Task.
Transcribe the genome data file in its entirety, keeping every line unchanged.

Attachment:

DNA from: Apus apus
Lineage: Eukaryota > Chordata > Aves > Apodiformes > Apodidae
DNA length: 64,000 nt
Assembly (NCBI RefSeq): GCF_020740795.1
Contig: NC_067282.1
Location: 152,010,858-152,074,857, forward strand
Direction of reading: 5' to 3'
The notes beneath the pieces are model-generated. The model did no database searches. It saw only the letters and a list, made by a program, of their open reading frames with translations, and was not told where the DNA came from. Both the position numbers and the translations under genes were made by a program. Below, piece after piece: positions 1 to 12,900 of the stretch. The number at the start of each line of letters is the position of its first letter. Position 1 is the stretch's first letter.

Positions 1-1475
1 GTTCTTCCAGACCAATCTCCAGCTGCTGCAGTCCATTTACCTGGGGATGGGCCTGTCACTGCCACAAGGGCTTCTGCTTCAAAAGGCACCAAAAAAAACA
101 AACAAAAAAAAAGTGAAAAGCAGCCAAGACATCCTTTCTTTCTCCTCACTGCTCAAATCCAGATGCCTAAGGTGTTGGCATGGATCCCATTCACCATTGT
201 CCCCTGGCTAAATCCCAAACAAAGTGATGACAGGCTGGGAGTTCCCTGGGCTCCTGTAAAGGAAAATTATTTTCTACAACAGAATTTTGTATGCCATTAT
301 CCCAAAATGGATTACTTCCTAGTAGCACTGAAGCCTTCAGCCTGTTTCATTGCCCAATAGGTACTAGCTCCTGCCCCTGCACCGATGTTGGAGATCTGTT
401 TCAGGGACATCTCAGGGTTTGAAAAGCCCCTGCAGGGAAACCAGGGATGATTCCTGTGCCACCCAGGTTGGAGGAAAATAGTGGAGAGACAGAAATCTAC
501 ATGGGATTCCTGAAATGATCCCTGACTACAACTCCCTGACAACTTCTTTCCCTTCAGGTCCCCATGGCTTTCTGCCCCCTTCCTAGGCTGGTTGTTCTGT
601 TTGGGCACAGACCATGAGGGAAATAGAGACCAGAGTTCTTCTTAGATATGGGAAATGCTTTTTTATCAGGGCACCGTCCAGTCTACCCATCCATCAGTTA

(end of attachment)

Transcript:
DNA from: Apus apus
Lineage: Eukaryota > Chordata > Aves > Apodiformes > Apodidae
DNA length: 64,000 nt
Assembly (NCBI RefSeq): GCF_020740795.1
Contig: NC_067282.1
Location: 152,010,858-152,074,857, forward strand
Direction of reading: 5' to 3'
The notes beneath the pieces are model-generated. The model did no database searches. It saw only the letters and a list, made by a program, of their open reading frames with translations, and was not told where the DNA came from. Both the position numbers and the translations under genes were made by a program. Below, piece after piece: positions 1 to 12,900 of the stretch. The number at the start of each line of letters is the position of its first letter. Position 1 is the stretch's first letter.

Positions 1-1475
1 GTTCTTCCAGACCAATCTCCAGCTGCTGCAGTCCATTTACCTGGGGATGGGCCTGTCACTGCCACAAGGGCTTCTGCTTCAAAAGGCACCAAAAAAAACA
101 AACAAAAAAAAAGTGAAAAGCAGCCAAGACATCCTTTCTTTCTCCTCACTGCTCAAATCCAGATGCCTAAGGTGTTGGCATGGATCCCATTCACCATTGT
201 CCCCTGGCTAAATCCCAAACAAAGTGATGACAGGCTGGGAGTTCCCTGGGCTCCTGTAAAGGAAAATTATTTTCTACAACAGAATTTTGTATGCCATTAT
301 CCCAAAATGGATTACTTCCTAGTAGCACTGAAGCCTTCAGCCTGTTTCATTGCCCAATAGGTACTAGCTCCTGCCCCTGCACCGATGTTGGAGATCTGTT
401 TCAGGGACATCTCAGGGTTTGAAAAGCCCCTGCAGGGAAACCAGGGATGATTCCTGTGCCACCCAGGTTGGAGGAAAATAGTGGAGAGACAGAAATCTAC
501 ATGGGATTCCTGAAATGATCCCTGACTACAACTCCCTGACAACTTCTTTCCCTTCAGGTCCCCATGGCTTTCTGCCCCCTTCCTAGGCTGGTTGTTCTGT
601 TTGGGCACAGACCATGAGGGAAATAGAGACCAGAGTTCTTCTTAGATATGGGAAATGCTTTTTTATCAGGGCACCGTCCAGTCTACCCATCCATCAGTTA